I find myself in an interesting position during the economic woes because of my verifiable experience and certifications. Think about it if you had over your resume and you have one or two certifications what does that mean? Yea read some books took some tests good for him. Well what if you have 5 or 6? Hum, knows a thing or two is interested in learning, wow those are some pretty old acronyms and some pretty new ones too, been around a while… 10? Um why do you want to work for us? Or better yet, what can we do to keep you from working for our competition??? 15? No really I call B.S. let’s verify this resume before…. What they are all real?! CCNA, CCNA+Security, CCDA, CCNP, CCSP, CCDP, CCIE R&S, Cisco INFOSEC specialist, Cisco Firewall specialist, Cisco IDS specialist, Cisco VPN Specialist, MCSE NT4, 2000, 2003, 2008 + Messaging + Security. Learn Train Succeed.
Finally, we are at a stage when companies are ready to upgrade to Microsoft Windows Server
2008. Yet, some people still want specific reasons as to why exactly Server 2008 is better than Server 2000.
Here are some of the highlights that are causing us to jump.
1. HYPER -V
With Hyper-V, the Windows Server 2008 virtualization solution, a single physical server can host the workloads of multiple Line of Business servers. Hyper-V helps organizations to achieve optimal use of their hardware resources and provides the agility needed to adapt to changing IT needs.
2. SERVER MANAGER
The Server Manager Console provides a single, unified console for managing a server’s configuration and system information, displaying server status, identifying problems with server role configuration, and managing all roles installed on the server. It allows administrators to complete tasks with fewer clicks without having to navigate between multiple tools and interfaces.
3. Subsystem for UNIX-based Applications (SUA)
Windows Server 2008 includes Subsystem for UNIX-based Applications (SUA), a multi-user UNIX environment that supports more than 300 UNIX commands, utilities, and shell scripts. Users can maintain one user name and password for Windows domains and UNIX systems, synchronizing the credentials automatically when one changes.
4. Active Directory Rights Management Services (AD RMS)
Companies need to share information with partners and clients without losing control over that information. Rights Management Services enables organizations to control how documents are used—including who can view them, whether they can be printed, even whether they can be forwarded or deleted—both internally and externally.
5. Server Core
The new Server Core installation option provides a minimal environment for running specific server roles. This helps improve reliability and efficiency, giving the IT department the ability to better utilize existing hardware. It also simplifies ongoing administration and patch management requirements by reducing the need to update unneeded files and functionality.
Let’s take a look at the snap autodelete command. We will begin by checking the autodelete status:
The command: “snap autodelete vol1 show” returns the current status of the autodelete options for vol1.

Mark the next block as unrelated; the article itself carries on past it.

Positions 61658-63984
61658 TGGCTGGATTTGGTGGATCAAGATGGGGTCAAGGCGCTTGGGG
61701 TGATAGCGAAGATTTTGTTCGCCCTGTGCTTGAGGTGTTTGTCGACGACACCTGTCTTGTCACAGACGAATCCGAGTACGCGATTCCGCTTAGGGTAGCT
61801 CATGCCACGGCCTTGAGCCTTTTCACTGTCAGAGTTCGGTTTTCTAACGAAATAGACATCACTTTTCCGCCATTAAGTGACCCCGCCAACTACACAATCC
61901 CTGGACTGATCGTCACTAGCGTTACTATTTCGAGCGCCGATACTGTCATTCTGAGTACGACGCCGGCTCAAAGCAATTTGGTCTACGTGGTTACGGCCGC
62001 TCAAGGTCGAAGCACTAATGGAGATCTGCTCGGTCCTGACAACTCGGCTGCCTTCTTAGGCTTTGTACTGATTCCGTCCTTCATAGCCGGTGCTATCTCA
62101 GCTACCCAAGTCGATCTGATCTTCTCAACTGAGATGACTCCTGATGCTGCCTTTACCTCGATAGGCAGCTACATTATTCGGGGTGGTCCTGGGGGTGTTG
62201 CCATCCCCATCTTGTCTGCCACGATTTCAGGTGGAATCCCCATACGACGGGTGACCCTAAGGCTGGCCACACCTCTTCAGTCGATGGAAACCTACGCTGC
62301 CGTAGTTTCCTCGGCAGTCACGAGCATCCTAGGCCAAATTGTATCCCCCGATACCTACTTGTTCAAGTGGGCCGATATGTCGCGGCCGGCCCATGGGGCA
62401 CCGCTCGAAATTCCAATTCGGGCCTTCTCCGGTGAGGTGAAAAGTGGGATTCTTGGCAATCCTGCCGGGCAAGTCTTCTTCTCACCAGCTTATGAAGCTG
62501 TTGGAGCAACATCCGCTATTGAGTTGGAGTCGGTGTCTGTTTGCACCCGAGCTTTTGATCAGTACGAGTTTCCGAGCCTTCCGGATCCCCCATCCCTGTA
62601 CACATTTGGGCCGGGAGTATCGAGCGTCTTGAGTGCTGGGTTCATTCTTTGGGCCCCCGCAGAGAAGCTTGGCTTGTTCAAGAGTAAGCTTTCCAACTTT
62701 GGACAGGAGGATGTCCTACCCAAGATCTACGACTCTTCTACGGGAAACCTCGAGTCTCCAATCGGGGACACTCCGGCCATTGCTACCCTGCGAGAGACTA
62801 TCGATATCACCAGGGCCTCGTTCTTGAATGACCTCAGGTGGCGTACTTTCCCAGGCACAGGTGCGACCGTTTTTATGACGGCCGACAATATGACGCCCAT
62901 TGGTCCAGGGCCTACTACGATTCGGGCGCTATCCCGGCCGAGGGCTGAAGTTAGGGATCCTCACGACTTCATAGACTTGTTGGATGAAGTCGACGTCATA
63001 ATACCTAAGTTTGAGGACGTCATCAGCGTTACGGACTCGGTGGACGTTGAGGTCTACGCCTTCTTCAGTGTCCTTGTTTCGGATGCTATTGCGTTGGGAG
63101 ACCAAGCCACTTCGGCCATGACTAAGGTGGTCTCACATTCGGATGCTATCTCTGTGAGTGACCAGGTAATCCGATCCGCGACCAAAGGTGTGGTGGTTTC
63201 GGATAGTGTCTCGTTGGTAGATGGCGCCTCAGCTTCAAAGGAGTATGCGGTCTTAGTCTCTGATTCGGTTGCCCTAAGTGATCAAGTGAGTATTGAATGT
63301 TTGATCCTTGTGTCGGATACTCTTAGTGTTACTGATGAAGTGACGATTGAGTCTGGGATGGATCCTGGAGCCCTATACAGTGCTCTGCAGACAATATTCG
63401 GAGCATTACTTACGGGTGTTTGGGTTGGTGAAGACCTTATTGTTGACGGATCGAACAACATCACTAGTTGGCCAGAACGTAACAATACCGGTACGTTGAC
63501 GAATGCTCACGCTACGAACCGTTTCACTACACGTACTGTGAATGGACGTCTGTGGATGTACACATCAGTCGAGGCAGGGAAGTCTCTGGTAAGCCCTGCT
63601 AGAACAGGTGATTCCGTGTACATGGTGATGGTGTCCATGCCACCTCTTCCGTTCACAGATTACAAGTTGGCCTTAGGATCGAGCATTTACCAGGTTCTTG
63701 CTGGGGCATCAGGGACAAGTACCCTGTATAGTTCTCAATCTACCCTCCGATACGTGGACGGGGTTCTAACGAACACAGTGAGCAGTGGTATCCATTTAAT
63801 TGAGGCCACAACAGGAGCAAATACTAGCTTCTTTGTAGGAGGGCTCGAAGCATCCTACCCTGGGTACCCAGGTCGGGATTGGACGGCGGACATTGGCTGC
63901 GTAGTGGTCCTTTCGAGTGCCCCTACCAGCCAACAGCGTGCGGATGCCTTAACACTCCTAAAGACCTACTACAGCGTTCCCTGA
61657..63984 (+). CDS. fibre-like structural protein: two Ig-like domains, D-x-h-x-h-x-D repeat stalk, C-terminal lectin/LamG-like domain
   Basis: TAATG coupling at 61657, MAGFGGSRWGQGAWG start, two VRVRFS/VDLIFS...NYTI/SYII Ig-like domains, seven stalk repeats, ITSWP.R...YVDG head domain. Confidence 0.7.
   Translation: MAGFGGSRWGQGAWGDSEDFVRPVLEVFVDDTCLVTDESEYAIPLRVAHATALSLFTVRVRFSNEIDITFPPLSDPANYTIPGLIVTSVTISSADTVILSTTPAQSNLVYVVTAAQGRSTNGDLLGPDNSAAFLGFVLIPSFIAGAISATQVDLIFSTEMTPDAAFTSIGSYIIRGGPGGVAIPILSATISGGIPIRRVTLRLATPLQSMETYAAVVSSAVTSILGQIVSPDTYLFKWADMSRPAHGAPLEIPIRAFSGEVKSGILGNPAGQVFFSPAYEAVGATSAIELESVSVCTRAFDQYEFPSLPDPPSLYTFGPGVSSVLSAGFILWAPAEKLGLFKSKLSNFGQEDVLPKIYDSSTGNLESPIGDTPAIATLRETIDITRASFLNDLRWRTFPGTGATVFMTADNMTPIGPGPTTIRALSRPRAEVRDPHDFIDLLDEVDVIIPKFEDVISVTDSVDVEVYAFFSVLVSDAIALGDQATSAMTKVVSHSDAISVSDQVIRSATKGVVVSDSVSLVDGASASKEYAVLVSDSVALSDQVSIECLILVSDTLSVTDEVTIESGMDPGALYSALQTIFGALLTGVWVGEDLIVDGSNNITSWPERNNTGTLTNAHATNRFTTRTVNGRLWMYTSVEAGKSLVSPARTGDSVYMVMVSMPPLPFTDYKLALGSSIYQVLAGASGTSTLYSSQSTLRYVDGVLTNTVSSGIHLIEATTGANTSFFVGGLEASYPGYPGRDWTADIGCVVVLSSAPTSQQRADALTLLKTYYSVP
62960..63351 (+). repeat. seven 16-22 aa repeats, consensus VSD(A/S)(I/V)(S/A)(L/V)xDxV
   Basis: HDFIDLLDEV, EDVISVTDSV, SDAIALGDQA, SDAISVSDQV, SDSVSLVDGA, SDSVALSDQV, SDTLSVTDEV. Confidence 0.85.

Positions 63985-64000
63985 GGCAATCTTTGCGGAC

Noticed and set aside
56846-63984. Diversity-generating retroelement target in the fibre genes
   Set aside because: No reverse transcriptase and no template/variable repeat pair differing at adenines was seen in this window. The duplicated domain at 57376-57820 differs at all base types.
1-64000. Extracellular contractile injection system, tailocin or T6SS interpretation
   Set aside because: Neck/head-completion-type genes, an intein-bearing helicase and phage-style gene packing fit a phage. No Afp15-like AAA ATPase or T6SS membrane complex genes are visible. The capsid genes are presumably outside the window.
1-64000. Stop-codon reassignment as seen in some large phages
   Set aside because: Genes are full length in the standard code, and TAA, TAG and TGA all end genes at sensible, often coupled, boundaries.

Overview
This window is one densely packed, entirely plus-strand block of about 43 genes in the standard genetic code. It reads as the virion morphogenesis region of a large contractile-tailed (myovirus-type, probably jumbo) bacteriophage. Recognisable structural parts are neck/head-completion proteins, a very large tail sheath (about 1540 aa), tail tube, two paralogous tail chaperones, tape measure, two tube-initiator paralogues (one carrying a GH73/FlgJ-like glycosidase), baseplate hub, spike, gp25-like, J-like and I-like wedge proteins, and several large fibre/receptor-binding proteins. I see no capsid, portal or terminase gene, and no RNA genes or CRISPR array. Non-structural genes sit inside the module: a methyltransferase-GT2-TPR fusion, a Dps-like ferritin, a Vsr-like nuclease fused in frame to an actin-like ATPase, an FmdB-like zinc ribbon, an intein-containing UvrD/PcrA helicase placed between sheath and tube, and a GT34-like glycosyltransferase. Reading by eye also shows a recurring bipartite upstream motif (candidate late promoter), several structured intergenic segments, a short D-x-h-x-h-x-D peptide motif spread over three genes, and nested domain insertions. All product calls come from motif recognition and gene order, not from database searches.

By default, autodelete is turned off, so let’s start by turning it on:
It is now turned on. The commitment option is set to try. Either try or disrupt are available possibilities here. This option controls which snapshots Data ONTAP will delete if it needs to recover space in the volume. When set to try only snapshots which are not owned by data protection utilities may be deleted. Data protection utilities include the dump command, ndmpcopy and the mirroring utilities. Snapshots owned by backing utilities such as LUN or volume clones are also protected. If the option is set to disrupt then snapshots which are not locked may be deleted.
The trigger option determines when the Data ONTAP will start deleting snapshots for that volume. Trigger can be set to volume, snap_reserve or space_reserve. If the trigger is set to volume, then once the volume has reached 98% of its capacity, it will begin deleting snapshots. If the trigger is set to snap_reserve, then Data ONTAP will begin deleting snapshots when the volumes snapshot reserve is using 98% of its capacity. The space_reserve option is a little more complex. If the trigger is set to space_reserve than Data ONTAP begins deleting snapshots once the space reserved is at 98% capacity and the volume has used all of its snap reserve capacity.
Once Data ONTAP begins deleting snapshots it will continue until it reaches the value set in the target_free_space option. It will apply this value against the “container” that reached the 98% threshold. By default, this is set to 20% free space. In our example, it would continue deleting snapshots until the volume had 20% free space available.
The delete_order option controls whether Data ONTAP will delete snapshots from oldest to newest or newest to oldest. Valid values for this option are oldest_first or newest_first.
There may be some snapshots which we would like to avoid deleting if possible. The defer_delete option will save these snapshots if possible. Valid options are scheduled, user_created, prefix or none. If we set this value to scheduled then snapshots that were created by Data ONTAP’s snapshot scheduler will be the last ones deleted. If set to user_created than manual snapshots will be the last ones deleted. If set to prefix, then snapshots whose names begin the prefix designated by the prefix option will be saved for last. None means will are not trying to protect any particular classification of snapshots.
Finally, if we are trying to protect a class of snapshots by their name prefix, the prefix value is a string which contains the prefix name. This string can be up to 15 characters long.